There are many different types of cancer associated with the liver, only specific types may respond to surgery and/or chemotherapy.

The goal of this section is to present the concept of "regional chemotherapy" for patients that have developed spread to the liver of colon or rectal cancer; "regional chemotherapy" is almost entirely synonymous with the use of a device called a "hepatic artery infusion pump", (abbreviated as HAIP).

But before we embark on a technical discussion of surgical and chemotherapy treatments, it is important for you to have some basic information.


Secondary vs. Primary Liver Tumors

It is important to understand the difference between cancer that arises directly from liver cells (primary) and cancer that has spread (metastasized) to the liver from another site (secondary). The treatment options are different for a primary liver malignancy compared to one that has originated elsewhere and spread to the liver. In the United States, the vast majority of patients that have a malignancy in the liver have a secondary or metastatic cancer. Metastatic cancer began in another organ and spread to the liver. Even if the original tumor was completely removed, there is a risk based on having that initial tumor, for the cancer to spread to other organs. Colorectal cancer includes cancer of the colon (the large intestine) and rectum (the last part of the large intestine) and is a common cause of liver metastases in the Western world.


Colorectal Cancer

Colorectal cancer is one of the most common types of cancer spreading to the liver in the United States. Approximately 140-160,000 people will develop colorectal cancer and approximately 60-80% of them (84,000 to 128,0000) will develop metastatic disease (spread to other parts of the body). An operation to remove a colon cancer will also remove several lymph nodes. Lymph nodes are located throughout the body, and serve as local filters. Removing the lymph nodes is important because the local lymph nodes are the most common initial site for cancer to spread. If the lymph nodes that are removed contain cancer, then that patient has a higher risk to develop metastasis to other organs than a patient who does not have cancer in the resected lymph nodes.

Patients that have lymph node cancer metastases will usually be treated with systemic chemotherapy. This type of chemotherapy is administered through your veins ("systemic"), and is designed to destroy any microscopic remnants of tumor that may be within remaining lymph nodes, the blood or other organs after the initial tumor has been removed.

During and after completing a course of chemotherapy, which may be as short as 3-months or as long as year, depending on what your doctor recommends for you, you will begin the surveillance segment of your care.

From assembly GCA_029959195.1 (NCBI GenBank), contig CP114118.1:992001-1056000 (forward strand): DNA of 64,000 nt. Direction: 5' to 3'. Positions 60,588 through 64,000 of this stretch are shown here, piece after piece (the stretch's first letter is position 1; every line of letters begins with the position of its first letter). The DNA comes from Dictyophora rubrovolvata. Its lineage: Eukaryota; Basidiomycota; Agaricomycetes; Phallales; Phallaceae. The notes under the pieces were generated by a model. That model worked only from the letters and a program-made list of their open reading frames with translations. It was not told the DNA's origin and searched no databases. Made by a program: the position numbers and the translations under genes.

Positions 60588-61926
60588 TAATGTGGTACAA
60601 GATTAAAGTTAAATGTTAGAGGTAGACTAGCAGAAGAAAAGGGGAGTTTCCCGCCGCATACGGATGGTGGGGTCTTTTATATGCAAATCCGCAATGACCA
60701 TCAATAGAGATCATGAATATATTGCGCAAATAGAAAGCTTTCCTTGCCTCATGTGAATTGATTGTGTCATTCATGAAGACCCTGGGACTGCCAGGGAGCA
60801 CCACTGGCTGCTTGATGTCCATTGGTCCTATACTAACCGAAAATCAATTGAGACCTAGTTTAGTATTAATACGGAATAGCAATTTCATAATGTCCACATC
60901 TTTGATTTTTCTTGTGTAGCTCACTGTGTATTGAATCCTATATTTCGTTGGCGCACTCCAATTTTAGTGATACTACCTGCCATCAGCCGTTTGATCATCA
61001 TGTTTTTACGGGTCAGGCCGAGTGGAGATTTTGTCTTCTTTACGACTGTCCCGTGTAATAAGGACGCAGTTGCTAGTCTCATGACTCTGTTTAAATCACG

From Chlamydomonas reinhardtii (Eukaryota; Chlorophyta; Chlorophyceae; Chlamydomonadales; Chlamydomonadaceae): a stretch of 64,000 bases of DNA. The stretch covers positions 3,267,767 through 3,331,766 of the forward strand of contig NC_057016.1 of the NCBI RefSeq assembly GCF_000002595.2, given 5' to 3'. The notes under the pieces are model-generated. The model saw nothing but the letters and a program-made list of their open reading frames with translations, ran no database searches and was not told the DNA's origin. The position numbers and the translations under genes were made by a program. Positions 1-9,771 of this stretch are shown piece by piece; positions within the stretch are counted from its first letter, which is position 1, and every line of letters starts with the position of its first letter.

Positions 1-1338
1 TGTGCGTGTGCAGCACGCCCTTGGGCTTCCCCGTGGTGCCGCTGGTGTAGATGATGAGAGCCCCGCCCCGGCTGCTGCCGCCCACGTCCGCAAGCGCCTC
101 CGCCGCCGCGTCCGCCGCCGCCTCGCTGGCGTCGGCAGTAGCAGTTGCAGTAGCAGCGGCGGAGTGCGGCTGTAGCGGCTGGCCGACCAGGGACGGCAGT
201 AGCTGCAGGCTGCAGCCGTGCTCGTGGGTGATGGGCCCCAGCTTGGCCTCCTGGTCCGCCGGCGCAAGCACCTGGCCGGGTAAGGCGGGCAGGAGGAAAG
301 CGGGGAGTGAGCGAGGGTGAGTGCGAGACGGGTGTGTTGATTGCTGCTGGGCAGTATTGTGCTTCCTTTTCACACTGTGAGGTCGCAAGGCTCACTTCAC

Surveillance is necessary to identify the potential return of cancer, so that appropriate treatment(s) may be given. In general, surveillance for colorectal cancer patients involves having a CT scan once or twice a year, having your blood drawn every three months and colonoscopy or other means of examining the remaining large intestine.

The CT scan will enable your doctor to see if there is any tumor spread to the liver or within the inside of the abdomen. The blood that is drawn will be tested for "CEA" (carcino-embryonic antigen), a marker expressed by about 80% of colorectal cancers. If the CEA level begins to rise, then this may be an early warning sign for your doctor that there may be returning or spreading cancer somewhere in the body. A colonoscopy or examination of your remaining colon may be indicated to make sure that there isn't recurrence of the cancer in the intestine or at a new site. There is no "best" set of tests, however, surveillance will likely include some combination of the tests discussed above.


Hepatocellular Cancer

Hepatocellular carcinoma (HCC) is one of the most common malignancies worldwide, with approximately one million cases per year causing 250,000 deaths. Hepatocellular carcinoma is very common in Southeast Asia, Japan, and Africa, where it accounts for nearly 40% of all cancer. Although HCC comprises only 2-3% of cancers in the United States, this number is growing rapidly. Increased frequency of HCC in the United States is thought to be the result of the immigration of large numbers of people with chronic active hepatitis B and C as well as the increasing incidence of hepatitis C within the United States. At present, there are nearly four million people in the United States infected with hepatitis C, and 30,000 new cases are diagnosed per year.

In 1986, the National Institute of Health convened a consensus conference on HCC and concluded that "partial or total hepatectomy offers the only chance for long term disease-free survival." Unfortunately, only 10% of all patients with HCC are candidates to undergo surgical resection at the time of diagnosis.





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